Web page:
Von Schtorr advised his troops, “We are going to force him to come out. The moment he appears, aim for the head and the heart. You have to hit both at the same time. No matter who appears, fire at once, without hesitation and without thought. No matter whom you see. Even if it is the Kaiser himself. Even if it is your own mother.”
Von Schtorr brought a flame to the dried grass around the box.
As heat waves shimmered around the box and fire crisped the grass, the lid flew open. He could not see who was speaking. The person remained invisible to him as long as the rune was in use.
“You are making a terrible mistake,” cried a woman’s voice. It was trilling and beautiful, buzzing with vibrations that penetrated his being, unlike anything he’d ever heard, but somehow familiar. He was not expecting a woman. He was surprised to hear her speaking in German with a Swabian accent. He knew this woman from somewhere.
And then the woman began to scream.
The dark arena within the grove still filled with the oceanic drone of the planes in the topmost branches. But now the sound grew louder, and renewed gusts swept through the shadows. Cassiopeia craned her neck, hoping these were signals of coming rescue; that at least some contingent of the many planes under her command had gone searching for her, and they had been drawn to this place by the sounds of the trapped aerial combat and lingering gunfire. So she hoped… The sounds were growing louder still, and the winds assailed the enclosure. Leaves slapped her face. Dust stung her sensitive eyes.
But the sounds were not the sounds of rescue, and the winds signaled no delivery from the dreaded shadows. Above, the trapped Honorati planes were slowly loosening from their adhesive anchors. They were descending nose down, slowly, but insistently, drooling out of the canopy, bobbing up and down on rubbery tethers, penduluming back and forth. Their spinning propellers threshed the air.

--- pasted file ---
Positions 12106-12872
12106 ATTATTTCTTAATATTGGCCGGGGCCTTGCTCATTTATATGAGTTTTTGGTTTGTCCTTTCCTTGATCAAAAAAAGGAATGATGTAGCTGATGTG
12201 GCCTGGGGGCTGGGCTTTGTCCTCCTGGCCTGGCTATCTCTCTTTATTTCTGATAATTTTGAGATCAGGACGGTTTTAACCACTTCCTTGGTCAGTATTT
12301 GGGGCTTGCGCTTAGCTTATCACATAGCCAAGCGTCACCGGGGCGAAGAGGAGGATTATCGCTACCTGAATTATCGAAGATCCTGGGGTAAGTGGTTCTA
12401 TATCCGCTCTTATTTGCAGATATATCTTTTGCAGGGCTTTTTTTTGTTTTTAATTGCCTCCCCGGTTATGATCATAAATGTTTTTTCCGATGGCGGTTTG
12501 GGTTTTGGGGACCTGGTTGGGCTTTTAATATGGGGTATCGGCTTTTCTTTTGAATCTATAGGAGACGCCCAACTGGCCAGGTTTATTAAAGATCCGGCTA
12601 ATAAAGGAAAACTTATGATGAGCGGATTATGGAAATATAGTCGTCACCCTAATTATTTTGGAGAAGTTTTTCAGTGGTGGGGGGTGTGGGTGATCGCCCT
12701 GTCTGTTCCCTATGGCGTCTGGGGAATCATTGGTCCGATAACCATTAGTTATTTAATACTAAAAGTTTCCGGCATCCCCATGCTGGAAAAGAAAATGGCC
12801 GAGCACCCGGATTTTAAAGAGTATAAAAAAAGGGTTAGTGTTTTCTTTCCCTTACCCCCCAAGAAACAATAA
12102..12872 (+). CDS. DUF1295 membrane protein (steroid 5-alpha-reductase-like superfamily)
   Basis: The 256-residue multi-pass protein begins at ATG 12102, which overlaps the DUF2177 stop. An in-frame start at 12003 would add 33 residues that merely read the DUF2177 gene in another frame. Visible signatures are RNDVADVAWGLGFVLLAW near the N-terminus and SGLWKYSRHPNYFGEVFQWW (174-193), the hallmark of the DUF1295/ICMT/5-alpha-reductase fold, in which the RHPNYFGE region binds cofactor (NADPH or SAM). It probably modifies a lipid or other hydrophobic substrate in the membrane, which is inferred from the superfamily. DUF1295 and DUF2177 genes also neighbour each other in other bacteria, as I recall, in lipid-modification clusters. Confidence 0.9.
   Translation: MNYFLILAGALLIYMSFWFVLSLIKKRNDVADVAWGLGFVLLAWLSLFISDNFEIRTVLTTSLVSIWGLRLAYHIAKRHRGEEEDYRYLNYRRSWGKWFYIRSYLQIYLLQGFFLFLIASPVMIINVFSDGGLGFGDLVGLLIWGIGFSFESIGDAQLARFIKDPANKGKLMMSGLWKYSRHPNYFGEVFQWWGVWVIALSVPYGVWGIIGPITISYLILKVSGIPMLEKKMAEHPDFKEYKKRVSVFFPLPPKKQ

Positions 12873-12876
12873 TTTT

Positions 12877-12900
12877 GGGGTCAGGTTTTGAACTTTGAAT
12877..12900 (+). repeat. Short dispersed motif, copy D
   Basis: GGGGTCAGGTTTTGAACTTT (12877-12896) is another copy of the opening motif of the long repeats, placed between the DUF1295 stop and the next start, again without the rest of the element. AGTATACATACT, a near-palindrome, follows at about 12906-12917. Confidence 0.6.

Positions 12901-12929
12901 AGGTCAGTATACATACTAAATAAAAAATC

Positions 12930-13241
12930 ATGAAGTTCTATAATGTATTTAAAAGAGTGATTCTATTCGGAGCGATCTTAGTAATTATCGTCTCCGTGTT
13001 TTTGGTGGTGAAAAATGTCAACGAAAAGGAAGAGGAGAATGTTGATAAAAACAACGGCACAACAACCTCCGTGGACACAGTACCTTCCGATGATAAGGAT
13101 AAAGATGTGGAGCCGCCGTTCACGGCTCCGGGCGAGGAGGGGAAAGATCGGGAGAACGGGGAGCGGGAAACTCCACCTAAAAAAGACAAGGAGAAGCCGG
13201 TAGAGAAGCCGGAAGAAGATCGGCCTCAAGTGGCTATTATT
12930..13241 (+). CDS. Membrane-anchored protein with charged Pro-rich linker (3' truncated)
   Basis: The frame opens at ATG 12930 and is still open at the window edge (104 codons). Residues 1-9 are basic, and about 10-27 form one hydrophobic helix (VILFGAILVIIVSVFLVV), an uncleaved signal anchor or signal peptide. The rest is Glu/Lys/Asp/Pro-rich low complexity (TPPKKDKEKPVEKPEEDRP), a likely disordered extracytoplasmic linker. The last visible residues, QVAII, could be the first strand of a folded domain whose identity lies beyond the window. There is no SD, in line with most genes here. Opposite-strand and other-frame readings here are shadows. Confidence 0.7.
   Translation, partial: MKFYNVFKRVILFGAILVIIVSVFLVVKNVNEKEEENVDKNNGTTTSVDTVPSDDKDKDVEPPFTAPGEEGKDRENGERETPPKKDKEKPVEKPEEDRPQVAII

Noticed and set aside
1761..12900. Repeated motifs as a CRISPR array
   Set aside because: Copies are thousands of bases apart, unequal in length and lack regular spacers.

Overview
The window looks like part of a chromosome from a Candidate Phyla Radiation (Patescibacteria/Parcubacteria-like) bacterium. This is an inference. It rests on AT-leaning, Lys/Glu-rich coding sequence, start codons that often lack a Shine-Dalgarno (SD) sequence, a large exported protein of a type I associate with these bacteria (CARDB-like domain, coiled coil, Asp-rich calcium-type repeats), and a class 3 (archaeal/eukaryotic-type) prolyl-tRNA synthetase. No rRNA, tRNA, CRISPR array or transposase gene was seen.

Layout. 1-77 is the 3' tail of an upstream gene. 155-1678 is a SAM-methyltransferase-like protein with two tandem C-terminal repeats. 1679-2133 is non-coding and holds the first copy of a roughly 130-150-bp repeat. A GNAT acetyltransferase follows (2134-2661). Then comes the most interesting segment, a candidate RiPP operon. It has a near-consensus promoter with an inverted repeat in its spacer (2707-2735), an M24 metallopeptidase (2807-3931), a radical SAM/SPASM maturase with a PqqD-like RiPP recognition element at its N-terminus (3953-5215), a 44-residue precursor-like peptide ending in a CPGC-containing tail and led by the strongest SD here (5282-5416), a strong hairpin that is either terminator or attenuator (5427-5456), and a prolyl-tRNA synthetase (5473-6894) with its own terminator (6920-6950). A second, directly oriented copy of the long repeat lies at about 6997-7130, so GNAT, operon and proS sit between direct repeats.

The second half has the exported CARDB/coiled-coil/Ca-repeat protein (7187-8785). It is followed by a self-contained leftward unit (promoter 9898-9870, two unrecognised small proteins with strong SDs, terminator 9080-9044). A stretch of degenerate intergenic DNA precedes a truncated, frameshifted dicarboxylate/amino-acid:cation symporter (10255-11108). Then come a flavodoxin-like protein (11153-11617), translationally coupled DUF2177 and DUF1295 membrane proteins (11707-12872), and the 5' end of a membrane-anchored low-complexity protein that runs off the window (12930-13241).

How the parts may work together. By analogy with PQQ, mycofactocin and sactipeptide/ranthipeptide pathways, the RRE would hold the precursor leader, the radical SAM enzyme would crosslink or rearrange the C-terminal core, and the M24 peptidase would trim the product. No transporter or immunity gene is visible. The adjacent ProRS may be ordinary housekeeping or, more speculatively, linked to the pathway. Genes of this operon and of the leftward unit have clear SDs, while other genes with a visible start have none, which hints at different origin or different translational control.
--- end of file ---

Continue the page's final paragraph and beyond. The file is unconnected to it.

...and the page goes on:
Cassiopeia found herself twisting and dodging in place, avoiding the swaying, swinging planes with their pirouetting guillotines. She kept wide of the boy’s knives. He lunged again at her, heedless of the gauntlet of slicing planes, just as he’d been of the leveled gun. She looked into the crazed eyes, a crimson reflection of her own. He’d been crafted, she thought, to bear a savage likeness to Peyotr. A simulacrum with the obvious single purpose of murdering her.
“Why would I kill your soldiers? You have so many. I might as well be swatting your flies. I am a German patriot, like yourself. My only interest lies in you. I wish to entice you to join with me. To win you over. Or kill you. One or the other. Your soldiers don’t interest me. Killing them does nothing to advance my goals. Nothing gained toward the primary goal or its alternative.
“No. Some other shapeshifter did the killing. Someone trying to provoke you. Someone trying to alert you. To put you on my trail. To make you distrust me. Imagine that! A shapeshifter, pretending to me.”
He stared at her. Long and hard, he stared. His studded aqua eye-buds probed into her inviting violet eye-buds. “I think you’ve changed your face so many times, you don’t even know who you are anymore. You don’t even know which side you’re on. You don’t even…” He lost his train of thought. She was assaulting his olfactory glands with a volatile hormonal stimulant, full of ketones, lipids, esters, alcohols, and sucrose. The sweetness. Driving him near to madness.
He struck her again.
“You don’t have to hurt me. I’ll let you in on my inner most secrets.”
He found her unbearably beautiful, and hideous as himself.
“Why do I believe you when I know you are lying?”